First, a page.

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ExxonMobil has said it expects to raise its earnings by 140% between 2017 and 2025, helped by higher-than-expected Permian Basin production as well as exploration success and development plans at its Guyana and Brazil offshore holdings.
"We are exceeding the pace of our expected progress on the aggressive growth strategy we laid out last year," CEO Darren Woods said Wednesday during an analyst day at the New York Stock Exchange.
ExxonMobil's earnings forecast is up from last year's estimated increase of 135% for the same 2017-2025 period, the company said in a press release.
In 2018, ExxonMobil added 1.3 billion barrels of oil equivalent to its resource base, including new discoveries and acquisitions, mainly in Guyana and Brazil.
Neil Chapman, head of upstream, said ExxonMobil expects 2019 production of 4 million boe/d, building on actual 2018 production of 3.8 million boe/d, with near-term growth driven by the Permian and Guyana.
Between 2019 and 2025, ExxonMobil forecasts new production volumes of 2.5 million boe/d, with the Permian providing 40% of that total, Deepwater providing 20%, LNG providing 10%, and other sources 30%. In 2020, production is expected to reach 4.2 million boe/d.
In addition, ExxonMobil raised its resource estimate of its deepwater Guyana Stabroek block to 5.5 billion boe from roughly 5 billion boe in December. Since then, its consortium, which includes Hess and China's CNOOC, has had two additional discoveries, Haimara and Tilapia.
A multi-year phased development is planned for Guyana, with first oil anticipated in early 2020 and five separate developments producing more than 750,000 boe/d anticipated by 2025.
"We're now close to double the 3.3 billion boe" of resource that was touted at last year's Analyst Day in 2018, Chapman said.
"We're already planning for at least 10 more exploration wells in 2019 and 2020," he added.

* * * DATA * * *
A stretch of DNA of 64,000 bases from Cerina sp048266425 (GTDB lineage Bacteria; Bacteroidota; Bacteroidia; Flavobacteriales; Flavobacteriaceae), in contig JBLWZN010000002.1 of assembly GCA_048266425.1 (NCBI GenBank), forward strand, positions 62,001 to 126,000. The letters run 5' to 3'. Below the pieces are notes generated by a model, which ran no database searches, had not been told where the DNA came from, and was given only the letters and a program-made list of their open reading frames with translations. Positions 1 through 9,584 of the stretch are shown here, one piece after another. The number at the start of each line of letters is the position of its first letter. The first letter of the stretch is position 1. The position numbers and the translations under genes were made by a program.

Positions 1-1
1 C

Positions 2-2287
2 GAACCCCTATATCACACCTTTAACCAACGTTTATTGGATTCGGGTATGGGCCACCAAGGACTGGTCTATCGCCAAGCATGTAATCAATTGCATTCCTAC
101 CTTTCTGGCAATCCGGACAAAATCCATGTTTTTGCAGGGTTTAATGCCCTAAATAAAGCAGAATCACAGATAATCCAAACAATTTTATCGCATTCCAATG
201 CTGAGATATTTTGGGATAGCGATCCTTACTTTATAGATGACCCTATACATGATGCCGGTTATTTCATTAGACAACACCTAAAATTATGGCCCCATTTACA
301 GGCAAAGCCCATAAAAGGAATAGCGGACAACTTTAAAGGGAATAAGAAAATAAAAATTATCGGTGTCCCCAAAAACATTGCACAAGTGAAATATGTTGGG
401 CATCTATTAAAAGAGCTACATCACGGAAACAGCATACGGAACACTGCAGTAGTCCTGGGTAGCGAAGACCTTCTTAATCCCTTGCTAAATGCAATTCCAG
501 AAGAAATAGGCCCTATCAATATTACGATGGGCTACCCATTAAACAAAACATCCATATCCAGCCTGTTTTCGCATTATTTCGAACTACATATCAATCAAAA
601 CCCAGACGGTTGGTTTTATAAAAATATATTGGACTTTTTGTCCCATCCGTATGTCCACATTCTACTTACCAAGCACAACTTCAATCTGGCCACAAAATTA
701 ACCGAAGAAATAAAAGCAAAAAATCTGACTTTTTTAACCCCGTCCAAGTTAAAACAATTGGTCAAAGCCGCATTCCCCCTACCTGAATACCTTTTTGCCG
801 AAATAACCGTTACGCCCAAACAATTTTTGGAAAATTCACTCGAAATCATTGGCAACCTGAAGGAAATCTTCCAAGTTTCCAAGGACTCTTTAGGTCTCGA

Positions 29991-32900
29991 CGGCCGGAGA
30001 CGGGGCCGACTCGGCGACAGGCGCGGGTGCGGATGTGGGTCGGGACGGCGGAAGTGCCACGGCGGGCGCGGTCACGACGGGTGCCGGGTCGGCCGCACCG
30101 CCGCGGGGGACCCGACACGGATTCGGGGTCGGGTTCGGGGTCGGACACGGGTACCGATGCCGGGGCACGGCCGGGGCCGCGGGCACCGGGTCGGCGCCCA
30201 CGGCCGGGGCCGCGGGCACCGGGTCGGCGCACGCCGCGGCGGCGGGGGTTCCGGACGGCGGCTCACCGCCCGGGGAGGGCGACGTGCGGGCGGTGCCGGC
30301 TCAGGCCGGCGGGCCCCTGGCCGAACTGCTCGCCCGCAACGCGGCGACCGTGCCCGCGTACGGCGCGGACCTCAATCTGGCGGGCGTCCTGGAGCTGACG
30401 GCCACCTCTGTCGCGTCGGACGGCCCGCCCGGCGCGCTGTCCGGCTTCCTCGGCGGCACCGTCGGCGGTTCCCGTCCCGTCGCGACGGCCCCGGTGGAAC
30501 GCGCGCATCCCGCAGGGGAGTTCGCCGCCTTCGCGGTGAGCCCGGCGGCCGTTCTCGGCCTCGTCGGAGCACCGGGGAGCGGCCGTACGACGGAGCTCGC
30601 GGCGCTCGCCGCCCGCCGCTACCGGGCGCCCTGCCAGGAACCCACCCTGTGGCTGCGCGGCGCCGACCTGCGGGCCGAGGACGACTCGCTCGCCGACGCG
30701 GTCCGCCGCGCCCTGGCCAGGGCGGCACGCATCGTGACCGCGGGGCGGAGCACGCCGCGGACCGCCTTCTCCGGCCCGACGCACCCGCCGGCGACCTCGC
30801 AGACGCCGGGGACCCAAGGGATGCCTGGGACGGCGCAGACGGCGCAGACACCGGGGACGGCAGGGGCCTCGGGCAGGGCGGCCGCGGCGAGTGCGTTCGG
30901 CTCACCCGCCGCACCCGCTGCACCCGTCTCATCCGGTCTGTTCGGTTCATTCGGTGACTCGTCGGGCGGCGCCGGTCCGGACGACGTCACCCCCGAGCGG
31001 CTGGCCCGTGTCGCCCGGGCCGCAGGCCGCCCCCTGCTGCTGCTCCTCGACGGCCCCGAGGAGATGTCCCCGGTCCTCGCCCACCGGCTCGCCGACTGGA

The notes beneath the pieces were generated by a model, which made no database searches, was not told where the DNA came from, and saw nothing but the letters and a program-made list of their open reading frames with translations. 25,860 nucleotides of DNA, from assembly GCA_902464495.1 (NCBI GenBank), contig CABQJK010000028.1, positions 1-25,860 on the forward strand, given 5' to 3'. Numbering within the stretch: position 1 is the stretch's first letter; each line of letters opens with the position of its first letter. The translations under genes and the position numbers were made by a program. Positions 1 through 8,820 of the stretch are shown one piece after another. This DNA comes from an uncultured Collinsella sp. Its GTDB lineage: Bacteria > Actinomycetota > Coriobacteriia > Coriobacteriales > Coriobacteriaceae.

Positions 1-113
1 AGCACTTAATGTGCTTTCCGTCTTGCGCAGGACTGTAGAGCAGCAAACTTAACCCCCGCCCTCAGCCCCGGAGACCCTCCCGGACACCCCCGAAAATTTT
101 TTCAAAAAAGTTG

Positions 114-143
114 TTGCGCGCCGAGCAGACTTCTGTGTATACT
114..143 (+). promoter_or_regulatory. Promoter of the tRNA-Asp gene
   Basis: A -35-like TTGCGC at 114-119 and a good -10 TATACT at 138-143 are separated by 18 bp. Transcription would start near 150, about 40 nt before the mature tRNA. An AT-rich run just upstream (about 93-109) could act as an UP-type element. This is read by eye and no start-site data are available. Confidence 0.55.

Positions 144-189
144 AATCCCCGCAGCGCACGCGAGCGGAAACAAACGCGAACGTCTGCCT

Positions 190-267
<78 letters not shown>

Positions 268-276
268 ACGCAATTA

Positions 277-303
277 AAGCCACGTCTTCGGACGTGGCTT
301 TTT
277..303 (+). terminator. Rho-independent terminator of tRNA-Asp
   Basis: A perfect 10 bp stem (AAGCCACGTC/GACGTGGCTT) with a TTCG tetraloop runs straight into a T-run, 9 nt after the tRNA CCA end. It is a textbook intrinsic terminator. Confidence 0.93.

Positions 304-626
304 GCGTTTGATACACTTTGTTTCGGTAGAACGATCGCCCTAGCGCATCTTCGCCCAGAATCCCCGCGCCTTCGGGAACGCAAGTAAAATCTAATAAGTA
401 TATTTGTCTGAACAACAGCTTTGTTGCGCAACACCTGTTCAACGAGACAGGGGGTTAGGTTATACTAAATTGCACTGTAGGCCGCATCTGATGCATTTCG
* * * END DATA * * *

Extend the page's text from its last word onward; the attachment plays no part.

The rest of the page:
The Yellowtail prospect is the next Guyana wildcat in the exploratory queue, with the Tripletail prospect mentioned as a potential prospect for this year.
All told, a dozen discoveries have been made on Stabroek, most of them on the southeast portion of the block near the Suriname border.
Chapman hinted that first Guyana oil might even occur before the official Q1 2020 due date. "We're hoping to do a little better than that," he said.
Woods devoted a portion of his presentation to the company's thinking on its forward development and capital spending. More investment is needed, albeit disciplined spending, for a major of its size and scope.
"We've under-invested relative to our peers," he said.
ExxonMobil has already upped its capital spend for 2019 to $30 billion, up from an actual $26 billion last year. But in 2020, the figure will rise to $33 billion-$35 billion, and for 2021 through 2025, in the area of $30 billion-$35 billion.
Between its growth in the Permian and in Guyana, and other projects in its portfolio by 2025, improvements to its investment plan will generate an additional $40 billion of net present value, Woods added.
The company now has the best portfolio of opportunities since the Exxon and Mobil merger in 1999, with average returns of around 20%, he said.
-- Janet McGurty, with Starr Spencer in Houston, firstname.lastname@example.org
-- Edited by Jeff Mower, email@example.com